What is e-retail?
E-retail, also known as e-tail, internet retail or online retail, stands for electronic retail. In e-retail, a business or individual sells products and services through online stores. An e-retail company can be a purely digital presence, meaning there is no physical store for a customer to enter.
However, an e-retail business can also be a brick-and-mortar shop with an online presence. Brick-and-mortar retail stores are no longer the primary means for purchasing goods. Instead, they can act as one aspect of the with a retailer’s brand.
Here are some of the latest stats that show why e-retail matters more today:
- An e-retail business model is where a business or individual sells retail products and services electronically, typically through the internet.
- Two subcategories of e-retail are business-to-business and business-to-consumer.
- To get started in e-retail, you’ll need an attractive product, an engaging website, a digital marketing strategy and data analytics.
e-retail vs. ecommerce
E-retail is a subset of ecommerce, meaning that 100% of e-tailers can say that they are an ecommerce business, but an ecommerce business doesn’t necessarily do e-retail.
Aside from e-retail, ecommerce sites deals with a more extensive range of activities including:
- Electronic financial services like online banking, investing and money management
- Management of supply chains online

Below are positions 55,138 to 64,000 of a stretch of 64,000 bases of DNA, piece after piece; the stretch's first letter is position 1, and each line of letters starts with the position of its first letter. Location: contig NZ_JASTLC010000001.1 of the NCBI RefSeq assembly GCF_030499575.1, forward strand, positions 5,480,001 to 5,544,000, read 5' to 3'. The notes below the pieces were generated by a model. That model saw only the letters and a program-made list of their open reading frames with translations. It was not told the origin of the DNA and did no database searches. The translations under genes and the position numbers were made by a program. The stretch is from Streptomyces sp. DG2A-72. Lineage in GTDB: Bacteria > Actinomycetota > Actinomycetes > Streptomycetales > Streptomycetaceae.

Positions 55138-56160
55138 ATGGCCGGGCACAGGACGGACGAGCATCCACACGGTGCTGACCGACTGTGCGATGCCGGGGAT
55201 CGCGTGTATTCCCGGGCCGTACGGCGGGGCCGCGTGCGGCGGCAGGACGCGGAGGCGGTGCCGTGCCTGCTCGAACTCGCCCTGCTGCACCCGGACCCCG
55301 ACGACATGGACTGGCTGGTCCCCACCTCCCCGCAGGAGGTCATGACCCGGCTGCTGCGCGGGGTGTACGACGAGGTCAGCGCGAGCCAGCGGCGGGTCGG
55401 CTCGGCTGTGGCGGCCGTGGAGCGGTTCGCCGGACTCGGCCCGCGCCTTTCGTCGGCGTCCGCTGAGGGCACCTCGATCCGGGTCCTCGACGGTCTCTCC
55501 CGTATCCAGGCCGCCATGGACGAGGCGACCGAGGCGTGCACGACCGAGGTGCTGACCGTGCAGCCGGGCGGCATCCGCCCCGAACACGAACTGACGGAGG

- Web hosting services like Bluehost and GoDaddy
- Content management systems like WordPress or Joomla
- Digital marketing platforms
- Data collection systems
The above list is not definitive but illustrates the greater scope that is ecommerce.
Subcategories of e-retail
Online retailers commonly fall into two categories.
1. Business-to-business (B2B)
B2B retailers sell to other companies. An example is a wholesaler who sells their products in bulk from their manufacturing facility to businesses. These companies, in turn, sell those goods to consumers.
2. Business-to-consumer (B2C)
B2C retailers sell products or services to consumers directly through their websites. The company can ship the product from its warehouse or the manufacturer. A successful B2C retailer must deliver excellent customer experiences.
Pros of e-retail
The benefits of e-retail include:
- Customers save time and effort when selecting merchandise. For example, there’s no standing in line at the checkout counter.
- There are no “store hours.” The customer can make purchases at any time and from any location.
- In a physical store, a customer may need to flag down a salesperson and wait until they are available to get assistance on a product. In e-retail, product descriptions, including photos and perhaps a video, are available online to assist the customer in making the decision. Some e-retail websites may even include chatbots to answer buyer questions.
- E-retail provides a variety of payment methods, such as credit cards and PayPal.
- If the customer isn’t satisfied, e-retail also offers a refund policy, such as a 30-day refund. The seller typically waives the return shipping fee if the product is defective.
- For businesses, the infrastructure cost is lower for e-retail than for brick-and-mortar.
- Businesses can reach more customers in their own country and others.
- When businesses sell in bulk, they can offer more competitive pricing.
- Automation reduces the need for personnel for particular tasks, such as checkout and level one customer support.